COVID-19 is characterized by profound lymphopenia in the peripheral blood, and the remaining T cells display altered phenotypes, characterized by a spectrum of activation and exhaustion. However, antigen-specific T cell responses are emerging as a crucial mechanism for both clearance of the virus and as the most likely route to long-lasting immune memory that would protect against re-infection. Therefore, T cell responses are also of considerable interest in vaccine development. Furthermore, persistent alterations in T cell subset composition and function post-infection have important implications for patients' long-term immune function. In this review, we examine T cell phenotypes, including those of innate T cells, in both peripheral blood and lungs, and consider how key markers of activation and exhaustion correlate with, and may be able to predict, disease severity. We focus on SARS-CoV-2-specific T cells to elucidate markers that may indicate formation of antigen-specific T cell memory. We also examine peripheral T cell phenotypes in recovery and the likelihood of long-lasting immune disruption. Finally, we discuss T cell phenotypes in the lung as important drivers of both virus clearance and tissue damage. As our knowledge of the adaptive immune response to COVID-19 rapidly evolves, it has become clear that while some areas of the T cell response have been investigated in some detail, others, such as the T cell response in children remain largely unexplored. Therefore, this review will also highlight areas where T cell phenotypes require urgent characterisation.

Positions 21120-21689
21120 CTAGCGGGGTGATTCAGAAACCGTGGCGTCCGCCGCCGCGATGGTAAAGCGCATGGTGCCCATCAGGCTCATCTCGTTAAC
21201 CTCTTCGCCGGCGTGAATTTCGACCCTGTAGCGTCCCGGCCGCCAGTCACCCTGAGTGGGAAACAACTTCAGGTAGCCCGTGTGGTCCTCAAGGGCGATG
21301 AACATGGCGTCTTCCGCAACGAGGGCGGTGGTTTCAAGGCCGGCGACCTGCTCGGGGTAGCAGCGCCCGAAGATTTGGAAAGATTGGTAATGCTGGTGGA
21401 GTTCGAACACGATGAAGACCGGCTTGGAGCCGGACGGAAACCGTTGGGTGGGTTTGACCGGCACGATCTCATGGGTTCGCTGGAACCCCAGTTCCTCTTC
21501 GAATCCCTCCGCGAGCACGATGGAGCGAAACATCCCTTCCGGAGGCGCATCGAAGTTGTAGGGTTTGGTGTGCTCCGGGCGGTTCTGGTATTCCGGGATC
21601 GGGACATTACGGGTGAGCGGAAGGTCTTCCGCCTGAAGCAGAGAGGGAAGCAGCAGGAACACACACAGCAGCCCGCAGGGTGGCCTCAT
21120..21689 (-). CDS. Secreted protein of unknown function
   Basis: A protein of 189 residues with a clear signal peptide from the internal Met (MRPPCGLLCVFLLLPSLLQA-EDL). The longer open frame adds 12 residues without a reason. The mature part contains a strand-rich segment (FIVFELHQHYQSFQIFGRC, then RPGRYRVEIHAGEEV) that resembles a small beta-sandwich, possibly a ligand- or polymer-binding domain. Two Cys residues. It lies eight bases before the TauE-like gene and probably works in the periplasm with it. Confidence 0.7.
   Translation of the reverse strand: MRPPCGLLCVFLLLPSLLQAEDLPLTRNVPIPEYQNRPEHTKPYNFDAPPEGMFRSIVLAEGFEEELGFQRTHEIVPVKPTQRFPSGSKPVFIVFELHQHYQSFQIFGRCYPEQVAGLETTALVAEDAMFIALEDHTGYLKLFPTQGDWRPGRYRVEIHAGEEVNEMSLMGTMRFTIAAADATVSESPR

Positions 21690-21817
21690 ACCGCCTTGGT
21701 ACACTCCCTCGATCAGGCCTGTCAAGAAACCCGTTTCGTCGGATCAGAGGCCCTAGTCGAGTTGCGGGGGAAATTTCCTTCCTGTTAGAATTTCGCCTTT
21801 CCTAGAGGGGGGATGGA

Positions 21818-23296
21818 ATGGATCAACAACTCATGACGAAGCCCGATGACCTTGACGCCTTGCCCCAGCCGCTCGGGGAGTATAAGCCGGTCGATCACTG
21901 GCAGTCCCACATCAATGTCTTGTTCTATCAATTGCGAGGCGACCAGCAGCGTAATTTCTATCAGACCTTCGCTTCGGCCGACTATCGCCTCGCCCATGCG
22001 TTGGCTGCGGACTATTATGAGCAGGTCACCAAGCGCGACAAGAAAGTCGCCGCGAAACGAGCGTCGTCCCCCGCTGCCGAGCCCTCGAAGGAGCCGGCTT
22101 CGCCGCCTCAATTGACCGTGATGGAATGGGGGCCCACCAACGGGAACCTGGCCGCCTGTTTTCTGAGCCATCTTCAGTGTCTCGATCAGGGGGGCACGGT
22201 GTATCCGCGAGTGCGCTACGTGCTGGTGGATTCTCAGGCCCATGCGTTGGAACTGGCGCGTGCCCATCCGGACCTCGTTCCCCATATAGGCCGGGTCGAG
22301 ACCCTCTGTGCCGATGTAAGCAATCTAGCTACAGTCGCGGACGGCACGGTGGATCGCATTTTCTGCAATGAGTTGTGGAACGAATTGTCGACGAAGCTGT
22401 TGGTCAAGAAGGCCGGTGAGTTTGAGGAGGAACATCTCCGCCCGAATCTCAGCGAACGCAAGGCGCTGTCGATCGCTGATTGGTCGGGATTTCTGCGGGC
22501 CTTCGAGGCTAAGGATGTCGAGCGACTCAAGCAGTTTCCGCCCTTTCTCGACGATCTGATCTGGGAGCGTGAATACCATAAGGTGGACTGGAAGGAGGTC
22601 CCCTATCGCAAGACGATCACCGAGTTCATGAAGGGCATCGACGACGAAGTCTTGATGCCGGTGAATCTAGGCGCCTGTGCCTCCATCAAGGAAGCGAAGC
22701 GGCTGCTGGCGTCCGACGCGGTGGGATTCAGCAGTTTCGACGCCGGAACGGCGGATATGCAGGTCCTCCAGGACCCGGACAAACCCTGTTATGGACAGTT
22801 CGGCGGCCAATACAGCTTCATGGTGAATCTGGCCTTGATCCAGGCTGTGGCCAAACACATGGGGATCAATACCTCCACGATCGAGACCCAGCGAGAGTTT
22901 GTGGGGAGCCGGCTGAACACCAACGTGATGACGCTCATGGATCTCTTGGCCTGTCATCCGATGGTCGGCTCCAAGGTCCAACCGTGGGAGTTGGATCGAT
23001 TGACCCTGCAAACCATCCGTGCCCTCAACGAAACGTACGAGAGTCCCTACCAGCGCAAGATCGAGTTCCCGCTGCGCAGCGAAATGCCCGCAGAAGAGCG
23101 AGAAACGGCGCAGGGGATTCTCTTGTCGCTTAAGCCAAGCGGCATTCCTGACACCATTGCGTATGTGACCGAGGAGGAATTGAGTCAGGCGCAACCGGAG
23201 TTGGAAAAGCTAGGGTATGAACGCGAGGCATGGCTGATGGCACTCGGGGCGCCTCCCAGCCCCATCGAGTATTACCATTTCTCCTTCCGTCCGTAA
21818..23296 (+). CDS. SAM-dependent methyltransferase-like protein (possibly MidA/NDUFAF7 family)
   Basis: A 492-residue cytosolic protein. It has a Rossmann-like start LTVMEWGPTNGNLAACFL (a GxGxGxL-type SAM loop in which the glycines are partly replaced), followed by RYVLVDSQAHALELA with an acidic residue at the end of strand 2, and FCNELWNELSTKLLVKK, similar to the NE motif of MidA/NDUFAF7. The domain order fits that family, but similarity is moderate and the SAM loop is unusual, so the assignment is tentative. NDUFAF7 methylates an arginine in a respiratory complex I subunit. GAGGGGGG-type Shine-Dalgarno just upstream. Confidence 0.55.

Oxf open immunol
COVID-19, T cells, antigen-specific, lung, peripheral blood, phenotypes